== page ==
Nottingham Castle was once one of the most important castles in England, as impressive and important as Warwick and Windsor, visited by Royalty and nobility. A castle stood on Castle Rock, above the River Leen, for nearly 600 years…
Yet today very little of such a large and important castle still exists – only the gatehouse to the entrance of the outer bailey and part of the outer wall. The Castle, and Nottingham’s inhabitants living around it, have had a turbulent past, befitting of such an important castle, but requiring its visitors today to have a vivid imagination.
Walking up Castle Gate, from the Market Square, you approach the original medieval gatehouse. Look up and imagine approaching the castle walls and seeing the imposing castle tower to your upper left, built high up on a natural outcrop of rock. The castle would be bearing down on you, demanding and powerful with thick stone walls and a standard flying from the top. This would have been the inner bailey. The image above is an impression of what Nottingham Castle would have looked like in the 1600’s, before its demise, giving a sense of how imposing it was.
As you pass through the gatehouse and into the outer bailey, you are now greeted by beautiful gardens, yet in medieval times a steep hill and another castle wall would have needed to have been penetrated before being able to enter the middle bailey where the royal apartments were.
The outer bailey would have been full of Nottingham townsfolk, with traders selling their wares, food and drink being enjoyed and lute players entertaining the crowds. Goods would have been brought up from the River Leen that was diverted to run at the bottom of the castle, close to where Brewhouse Yard is now. Walk to your right, up towards the far right corner of the castle grounds, Richards tower and the royal apartments would have once stood near here, under where the former Nottingham General Hospital building now stands. Part of the outer wall to the North here still stood until the 1800’s.
So what fate befell Nottingham Castle, which was once so impressive and such a strong hold.A castle was first built on this site after the battle of Hastings in 1066, when William the Conquer ordered a wooden motte and bailey fort to be built on top of a rocky outcrop, opposite a settlement built by the Anglo Saxons on the opposing hill, where the Lace Market is now located. The castle was the Norman side of Nottingham, French speaking as opposed to the Saxon side of town where olde English was spoken, the Market Square between the two, where both sides could trade.
The wooden castle stood for nearly 100 years before King Henry II had the wooden castle re-built in stone. It took from 1156 to 1170AD for this to be completed. He also ordered for a new bridge to be built over the River Trent called Heth Beth Bridge, as this was an important strategical point on the River Trent and the original Saxon wooden bridge needed to be more substantial.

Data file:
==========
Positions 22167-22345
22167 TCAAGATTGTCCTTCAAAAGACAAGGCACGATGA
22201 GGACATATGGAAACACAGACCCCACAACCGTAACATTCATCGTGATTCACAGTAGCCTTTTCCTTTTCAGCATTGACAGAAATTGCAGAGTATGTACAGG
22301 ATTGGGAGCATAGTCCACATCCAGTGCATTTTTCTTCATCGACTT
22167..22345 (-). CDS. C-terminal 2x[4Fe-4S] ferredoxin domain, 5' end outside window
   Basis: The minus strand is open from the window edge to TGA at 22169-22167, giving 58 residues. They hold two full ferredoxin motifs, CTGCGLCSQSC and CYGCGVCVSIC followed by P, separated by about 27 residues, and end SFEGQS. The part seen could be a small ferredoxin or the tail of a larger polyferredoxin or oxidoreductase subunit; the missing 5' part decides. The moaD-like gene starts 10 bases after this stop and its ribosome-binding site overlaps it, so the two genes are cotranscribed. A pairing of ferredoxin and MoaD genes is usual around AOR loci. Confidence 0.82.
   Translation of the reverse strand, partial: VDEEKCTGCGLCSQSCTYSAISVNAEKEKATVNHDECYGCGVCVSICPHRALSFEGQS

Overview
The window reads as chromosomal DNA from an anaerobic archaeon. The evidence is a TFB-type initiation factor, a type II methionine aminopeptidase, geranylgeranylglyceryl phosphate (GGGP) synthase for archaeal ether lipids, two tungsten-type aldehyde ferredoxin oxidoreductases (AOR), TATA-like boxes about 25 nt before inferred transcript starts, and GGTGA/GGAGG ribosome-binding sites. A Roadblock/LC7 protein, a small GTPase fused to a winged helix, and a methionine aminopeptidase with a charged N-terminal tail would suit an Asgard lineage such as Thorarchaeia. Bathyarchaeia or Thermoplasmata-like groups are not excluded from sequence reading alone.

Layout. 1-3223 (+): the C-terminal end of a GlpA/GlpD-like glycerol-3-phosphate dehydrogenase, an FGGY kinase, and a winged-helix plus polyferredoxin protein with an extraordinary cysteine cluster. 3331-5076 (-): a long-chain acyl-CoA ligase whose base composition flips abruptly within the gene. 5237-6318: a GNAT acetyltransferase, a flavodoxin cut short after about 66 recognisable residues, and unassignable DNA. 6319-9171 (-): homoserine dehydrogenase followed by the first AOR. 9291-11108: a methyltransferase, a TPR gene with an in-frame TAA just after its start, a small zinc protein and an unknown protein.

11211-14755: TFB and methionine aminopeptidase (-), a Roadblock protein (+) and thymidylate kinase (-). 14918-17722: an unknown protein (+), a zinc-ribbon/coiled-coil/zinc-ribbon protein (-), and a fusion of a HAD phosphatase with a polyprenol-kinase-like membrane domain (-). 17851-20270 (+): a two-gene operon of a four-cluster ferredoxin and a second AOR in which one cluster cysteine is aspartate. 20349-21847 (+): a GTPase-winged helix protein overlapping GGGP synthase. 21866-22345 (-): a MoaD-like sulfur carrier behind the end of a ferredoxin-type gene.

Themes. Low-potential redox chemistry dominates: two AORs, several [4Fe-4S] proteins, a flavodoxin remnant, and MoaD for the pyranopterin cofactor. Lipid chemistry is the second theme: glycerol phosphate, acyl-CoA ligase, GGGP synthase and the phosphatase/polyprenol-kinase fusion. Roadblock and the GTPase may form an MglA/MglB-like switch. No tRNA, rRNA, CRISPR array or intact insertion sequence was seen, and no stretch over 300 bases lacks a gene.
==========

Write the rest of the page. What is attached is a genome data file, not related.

was originally built over when an access road down to The Park estate, where a former royal deer park was located, was built in 1831
This impressive castle stood on the highest point of the rock outcrop, where the mansion now stands, consisting of an upper bailey where the mansion now stands, a middle bailey extending out from where the top lawn is now and Richard’s Tower and royal apartments under the old General Hospital building and, finally, an outer bailey extending out to where the gatehouse still stands. The castle stood for nearly 500 years, serving royalty and nobility and giving rise to legends of Robin Hood and the Sheriff of Nottingham.
It wasn’t to last. In 1642AD, civil war between King Charles I and Parliament breaks out and Charles retreats to Nottingham Castle for safety, raising his standard there, showing the castle and city’s allegiance to the King. Charles I was defeated by the Parliamentarians and, as punishment to the city, in 1649 the castle and its walls are ruined.
Rule by the Parliament didn’t last long and by 1660AD, the Monarchy and Charles II was restored to the throne and so the Duke of Newcastle, Henry Cavendish, built a stately home on the foundations of the razed castle.
In 1831 the mansion built on the site of Nottingham castle was burnt down by citizens of Nottingham who were rioting after both the Duke’s and Parliament’s rejection of the rights for ordinary people to vote. The shell of the mansion stood derelict for years before TC Hine, an architect who’s work is seen throughout Nottingham, restored the Mansion in 1875, as the first municipal art gallery outside London. The interior ignored the previous interior floors and window placement to create a gallery modelled on the Grand Gallery of the Louvre in Paris.
The northern part of the outer bailey wall was lost when a road was constructed to access the Park Estate in 1831, to access housing being built on a former deer park which was part of the castle’s estate. Nottingham General Hospital is now built over the northern part of the castle’s middle bailey and wall.